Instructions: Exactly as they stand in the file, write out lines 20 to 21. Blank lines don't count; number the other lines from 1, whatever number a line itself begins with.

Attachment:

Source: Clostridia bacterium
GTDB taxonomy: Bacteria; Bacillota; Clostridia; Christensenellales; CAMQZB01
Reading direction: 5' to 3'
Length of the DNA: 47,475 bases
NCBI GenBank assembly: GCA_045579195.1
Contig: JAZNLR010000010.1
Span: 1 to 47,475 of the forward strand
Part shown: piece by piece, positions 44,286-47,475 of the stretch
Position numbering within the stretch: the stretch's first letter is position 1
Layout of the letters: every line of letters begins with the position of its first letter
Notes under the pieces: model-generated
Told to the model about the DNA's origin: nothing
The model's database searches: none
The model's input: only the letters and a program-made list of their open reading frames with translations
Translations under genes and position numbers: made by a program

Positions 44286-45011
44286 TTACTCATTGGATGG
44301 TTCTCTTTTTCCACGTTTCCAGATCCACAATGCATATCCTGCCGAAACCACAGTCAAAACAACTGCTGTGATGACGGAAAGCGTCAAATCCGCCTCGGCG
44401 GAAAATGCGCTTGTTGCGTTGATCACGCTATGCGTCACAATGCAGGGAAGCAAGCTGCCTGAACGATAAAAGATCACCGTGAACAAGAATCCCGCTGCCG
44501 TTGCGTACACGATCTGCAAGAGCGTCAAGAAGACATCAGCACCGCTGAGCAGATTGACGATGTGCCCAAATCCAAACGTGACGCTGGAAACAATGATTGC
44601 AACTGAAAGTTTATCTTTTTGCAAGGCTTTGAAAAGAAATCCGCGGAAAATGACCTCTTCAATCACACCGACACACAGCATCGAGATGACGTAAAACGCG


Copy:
44501 TTGCGTACACGATCTGCAAGAGCGTCAAGAAGACATCAGCACCGCTGAGCAGATTGACGATGTGCCCAAATCCAAACGTGACGCTGGAAACAATGATTGC
44601 AACTGAAAGTTTATCTTTTTGCAAGGCTTTGAAAAGAAATCCGCGGAAAATGACCTCTTCAATCACACCGACACACAGCATCGAGATGACGTAAAACGCG